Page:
Classic I know, but the only way to make sure everyone's expectations are satisfied is if everyone involved makes it clear what their expectations are at the very beginning. Everyone has had different teachings and experiences, so do not take it for granted that the person you are working with are on the same page about everything without talking about it first. If you would like some guidance on what you should be nailing down, there are many freelance artist contract templates available online which cover the essential parts of everyone's obligations. Of course circumstances change and issues come up, but the only way to move past them is to keep talking and be open. Remember, if someone feels disrespected or mistreated, word can travel quickly and can hurt your future chances of finding people to work with.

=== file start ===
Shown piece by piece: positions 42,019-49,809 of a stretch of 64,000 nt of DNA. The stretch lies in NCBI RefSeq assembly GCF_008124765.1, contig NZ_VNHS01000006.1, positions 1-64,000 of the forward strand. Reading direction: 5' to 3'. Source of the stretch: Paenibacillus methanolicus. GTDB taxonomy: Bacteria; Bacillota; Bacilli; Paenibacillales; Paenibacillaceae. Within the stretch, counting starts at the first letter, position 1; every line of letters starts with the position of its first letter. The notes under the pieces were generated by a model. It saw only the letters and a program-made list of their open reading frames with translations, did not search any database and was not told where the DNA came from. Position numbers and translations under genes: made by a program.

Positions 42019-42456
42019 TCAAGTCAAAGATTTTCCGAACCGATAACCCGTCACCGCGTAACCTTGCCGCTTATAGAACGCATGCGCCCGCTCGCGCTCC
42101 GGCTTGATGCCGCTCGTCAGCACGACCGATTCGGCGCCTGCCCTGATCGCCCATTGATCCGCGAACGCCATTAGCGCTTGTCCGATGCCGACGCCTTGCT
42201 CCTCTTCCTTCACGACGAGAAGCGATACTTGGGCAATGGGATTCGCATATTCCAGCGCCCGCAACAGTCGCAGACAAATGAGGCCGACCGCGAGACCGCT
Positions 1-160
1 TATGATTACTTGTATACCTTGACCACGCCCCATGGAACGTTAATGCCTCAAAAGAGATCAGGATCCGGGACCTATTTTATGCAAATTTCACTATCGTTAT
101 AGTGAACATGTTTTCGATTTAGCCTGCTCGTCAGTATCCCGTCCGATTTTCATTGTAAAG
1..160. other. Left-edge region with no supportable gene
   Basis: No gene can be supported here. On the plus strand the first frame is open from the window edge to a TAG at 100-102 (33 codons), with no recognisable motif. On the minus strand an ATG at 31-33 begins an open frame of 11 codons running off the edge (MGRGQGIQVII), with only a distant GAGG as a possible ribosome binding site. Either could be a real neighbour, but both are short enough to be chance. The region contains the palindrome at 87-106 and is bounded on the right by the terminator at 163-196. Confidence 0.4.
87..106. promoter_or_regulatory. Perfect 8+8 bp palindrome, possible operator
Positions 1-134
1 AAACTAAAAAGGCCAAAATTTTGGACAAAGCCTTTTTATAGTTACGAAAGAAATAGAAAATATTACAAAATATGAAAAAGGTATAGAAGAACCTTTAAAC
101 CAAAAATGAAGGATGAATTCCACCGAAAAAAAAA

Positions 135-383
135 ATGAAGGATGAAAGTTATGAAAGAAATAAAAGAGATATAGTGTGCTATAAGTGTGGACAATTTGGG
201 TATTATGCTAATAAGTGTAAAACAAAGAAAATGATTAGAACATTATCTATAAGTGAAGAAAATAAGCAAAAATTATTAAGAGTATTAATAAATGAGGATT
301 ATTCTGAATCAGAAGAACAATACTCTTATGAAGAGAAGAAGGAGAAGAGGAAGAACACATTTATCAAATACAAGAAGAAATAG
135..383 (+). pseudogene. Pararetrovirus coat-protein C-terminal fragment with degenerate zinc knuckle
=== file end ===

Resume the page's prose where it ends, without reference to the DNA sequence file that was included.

Make sure you are being respectful of the artist's time. Remember they probably keep normal business hours and are not available to communicate 24/7 so patience is key even if it is difficult. If you have specific expectations around when and how your artist should be available for communication just make sure you outline what you need at the beginning of the relationship. When it comes to time issues, many of them can be addressed with compensation. If you need something rushed, need something revised, or need a long phone call, then it is fair and respectful to pay for that time you are asking for.

Grab plenty of reference from the internet and any sources you can. Deviant Art is a great starting point and you can easily build a picture collection on the website itself and share that collection. Be clear about which parts of which illustrations you are interested in, which illustrations are closer to what you want or further away from what you have in mind. Be clear about if you included an illustration because you liked the style, the colors, the mood, the composition, whatever made you grab it share that information. Also tell your artist about your inspirations and influences, and if it will help feel free to even do a quick rough sketch yourself. Don't be afraid to do whatever you think will help both of you see the same goal, while again being respectful of the artist's time.